Inflammatory bowel diseases can present various conditions in the body such as chronic inflammation, altered immune response, changes in the microbiota, and damage to intestinal permeability. In particular, the latter, which functions mainly as a barrier that prevents the passage of macromolecules that can damage the body and, at the same time, allows the absorption of nutrients, could be altered by the consumption of allergenic foods and the use of antibiotics, among other factors, giving way to unwanted substances, which triggers an inflammatory response. This permeability damage can occur in inflammatory bowel diseases as well as systemic diseases such as rheumatoid arthritis, asthma, and multiple sclerosis.
The treatments that have been implemented to reduce intestinal permeability damage are based, above all, on following a balanced diet, restoring the intestinal microbiota, and improving the response of the immune system, as well as on the intake of supplements. About the above, among the alternatives that are reported as adjuvants are functional foods, such as dairy products that have demonstrated various effects against inflammation. The regulation of inflammation and permeability may be due to the intrinsic compounds in milk and the action of metabolites such as peptides, exopolysaccharides, short-chain fatty acids, minerals, vitamins, and amino acids that help repair the intestinal barrier.
Among the dairy products that have been associated with potential beneficial effects are fermented milk, yogurts, some cheeses, and kefir. These functional fermented dairy foods have been shown to have anti-inflammatory properties, as well as the ability to regulate intestinal permeability, following the modulation of associated proteins.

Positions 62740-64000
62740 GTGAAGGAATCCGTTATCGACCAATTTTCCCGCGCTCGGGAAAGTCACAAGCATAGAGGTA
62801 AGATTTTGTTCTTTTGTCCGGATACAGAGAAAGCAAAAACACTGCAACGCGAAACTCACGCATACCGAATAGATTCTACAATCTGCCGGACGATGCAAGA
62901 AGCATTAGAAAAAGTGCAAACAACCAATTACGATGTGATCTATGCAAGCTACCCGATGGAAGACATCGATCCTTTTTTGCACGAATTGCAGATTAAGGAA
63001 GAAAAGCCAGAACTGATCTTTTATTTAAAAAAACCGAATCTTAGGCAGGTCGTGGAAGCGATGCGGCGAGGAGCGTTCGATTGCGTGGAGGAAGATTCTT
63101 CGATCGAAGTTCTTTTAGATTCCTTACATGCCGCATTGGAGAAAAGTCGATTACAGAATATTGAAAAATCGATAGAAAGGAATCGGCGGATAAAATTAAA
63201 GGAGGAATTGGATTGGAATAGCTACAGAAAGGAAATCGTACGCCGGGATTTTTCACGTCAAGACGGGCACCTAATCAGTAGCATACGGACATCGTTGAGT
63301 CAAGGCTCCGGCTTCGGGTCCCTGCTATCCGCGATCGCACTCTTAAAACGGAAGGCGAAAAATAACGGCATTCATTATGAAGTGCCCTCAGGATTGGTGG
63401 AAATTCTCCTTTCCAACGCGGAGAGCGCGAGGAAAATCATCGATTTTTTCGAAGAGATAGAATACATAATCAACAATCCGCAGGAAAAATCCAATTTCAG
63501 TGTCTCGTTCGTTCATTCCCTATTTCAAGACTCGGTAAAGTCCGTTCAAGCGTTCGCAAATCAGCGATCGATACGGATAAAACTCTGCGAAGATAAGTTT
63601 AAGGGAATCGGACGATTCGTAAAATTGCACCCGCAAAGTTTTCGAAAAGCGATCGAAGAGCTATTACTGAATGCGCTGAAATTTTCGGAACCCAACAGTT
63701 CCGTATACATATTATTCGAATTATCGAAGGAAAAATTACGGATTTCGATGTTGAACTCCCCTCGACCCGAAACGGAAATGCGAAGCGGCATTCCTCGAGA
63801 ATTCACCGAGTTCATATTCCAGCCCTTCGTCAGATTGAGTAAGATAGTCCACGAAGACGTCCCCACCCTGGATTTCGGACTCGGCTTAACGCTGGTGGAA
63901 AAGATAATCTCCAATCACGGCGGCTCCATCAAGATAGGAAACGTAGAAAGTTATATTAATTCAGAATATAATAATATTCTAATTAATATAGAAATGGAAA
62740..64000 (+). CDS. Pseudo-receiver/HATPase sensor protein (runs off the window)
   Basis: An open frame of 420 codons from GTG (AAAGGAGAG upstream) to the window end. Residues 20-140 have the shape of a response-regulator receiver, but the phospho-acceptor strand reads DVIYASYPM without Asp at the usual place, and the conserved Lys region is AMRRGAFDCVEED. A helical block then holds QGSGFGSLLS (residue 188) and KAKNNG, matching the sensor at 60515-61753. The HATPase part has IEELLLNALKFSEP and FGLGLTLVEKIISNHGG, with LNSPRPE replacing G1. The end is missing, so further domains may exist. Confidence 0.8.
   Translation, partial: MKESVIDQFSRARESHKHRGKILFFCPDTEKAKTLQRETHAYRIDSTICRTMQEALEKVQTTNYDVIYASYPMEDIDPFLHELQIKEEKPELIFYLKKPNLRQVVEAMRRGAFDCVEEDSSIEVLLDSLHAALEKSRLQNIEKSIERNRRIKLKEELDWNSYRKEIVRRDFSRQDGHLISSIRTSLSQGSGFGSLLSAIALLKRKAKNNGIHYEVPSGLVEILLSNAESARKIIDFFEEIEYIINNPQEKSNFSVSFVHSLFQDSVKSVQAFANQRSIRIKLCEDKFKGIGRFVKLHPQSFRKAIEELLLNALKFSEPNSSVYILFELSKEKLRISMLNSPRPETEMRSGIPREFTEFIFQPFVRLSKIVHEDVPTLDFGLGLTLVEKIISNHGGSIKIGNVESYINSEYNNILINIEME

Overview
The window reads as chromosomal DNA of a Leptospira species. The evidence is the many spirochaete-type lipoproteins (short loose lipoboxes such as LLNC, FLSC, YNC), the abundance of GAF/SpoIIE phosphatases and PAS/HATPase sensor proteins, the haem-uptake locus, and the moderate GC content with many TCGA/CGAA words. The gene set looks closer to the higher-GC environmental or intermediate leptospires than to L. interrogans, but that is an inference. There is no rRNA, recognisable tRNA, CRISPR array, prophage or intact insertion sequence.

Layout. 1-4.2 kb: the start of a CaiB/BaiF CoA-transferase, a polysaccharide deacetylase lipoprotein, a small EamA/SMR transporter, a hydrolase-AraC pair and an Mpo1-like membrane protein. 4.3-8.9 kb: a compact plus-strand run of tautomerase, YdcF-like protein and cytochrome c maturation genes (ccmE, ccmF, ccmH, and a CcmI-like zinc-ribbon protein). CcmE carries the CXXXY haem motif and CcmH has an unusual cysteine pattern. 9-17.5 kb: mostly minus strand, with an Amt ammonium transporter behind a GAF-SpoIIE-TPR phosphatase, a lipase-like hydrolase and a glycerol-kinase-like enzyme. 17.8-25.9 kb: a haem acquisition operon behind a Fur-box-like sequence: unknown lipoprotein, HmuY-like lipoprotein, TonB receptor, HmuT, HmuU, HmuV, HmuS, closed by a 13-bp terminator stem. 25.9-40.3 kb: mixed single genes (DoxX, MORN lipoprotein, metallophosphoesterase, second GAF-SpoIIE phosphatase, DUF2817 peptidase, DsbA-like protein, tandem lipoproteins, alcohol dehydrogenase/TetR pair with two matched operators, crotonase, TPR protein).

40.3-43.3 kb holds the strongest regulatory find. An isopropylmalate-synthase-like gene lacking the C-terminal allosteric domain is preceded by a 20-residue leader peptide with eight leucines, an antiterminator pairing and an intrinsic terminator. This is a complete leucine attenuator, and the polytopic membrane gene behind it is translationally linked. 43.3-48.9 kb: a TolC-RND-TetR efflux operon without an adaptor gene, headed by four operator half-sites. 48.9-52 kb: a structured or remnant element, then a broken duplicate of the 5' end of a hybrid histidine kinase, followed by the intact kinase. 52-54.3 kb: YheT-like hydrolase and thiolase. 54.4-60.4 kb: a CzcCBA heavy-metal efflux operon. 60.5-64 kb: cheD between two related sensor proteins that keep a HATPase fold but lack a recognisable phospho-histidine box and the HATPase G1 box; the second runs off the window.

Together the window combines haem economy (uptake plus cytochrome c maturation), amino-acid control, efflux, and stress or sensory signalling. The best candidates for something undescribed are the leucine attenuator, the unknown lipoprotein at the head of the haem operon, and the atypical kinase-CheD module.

Currently, in the Laboratory of Chemistry and Biotechnology of Dairy Products at CIAD, the research project A1-S-53161 is being developed, supported by the National Council of Science and Technology (Basic Science call 2017-2018), which the aim is to elucidate the components and metabolites of lactic acid fermentation associated with the anti-inflammatory response, such as those that affect intestinal permeability.
Dairy products as adjuvants in inflammatory bowel diseases
Reduction of Bilophila, Butyricicomonas, Flavonifractor, Oscillibacter, Prevotella, Bacteroides, Barnesiella, Butyricicomonas, Clostridium, Haemophilus.
Potential effect on decreasing inflammatory response associated with Th1/Th17 response by metabolites contained in the milk; decreased intestinal cell infiltration.
Mozzarella: regulation of NF-kB pathway, modification of cytokine profile, and reduction of intestinal permeability. Emmenthal: Reduction of IgA secretion in the small intestine and regulation of genes involved in the induction of proinflammatory cytokines TNFα, IFNγ, and IL-17.
Regulation of intestinal permeability, increase of zonulin and claudin.
Authors: A. Alejandra López-Pérez, M.Sc. student, and Lourdes Santiago-López, Adrián Hernández-Mendoza, Belinda Vallejo-Cordoba and Aarón F. González-Córdova, researcher(s) of the Laboratory of Chemistry and Biotechnology of Dairy Products of the Coordination of Food Technology of Animal Origin of CIAD.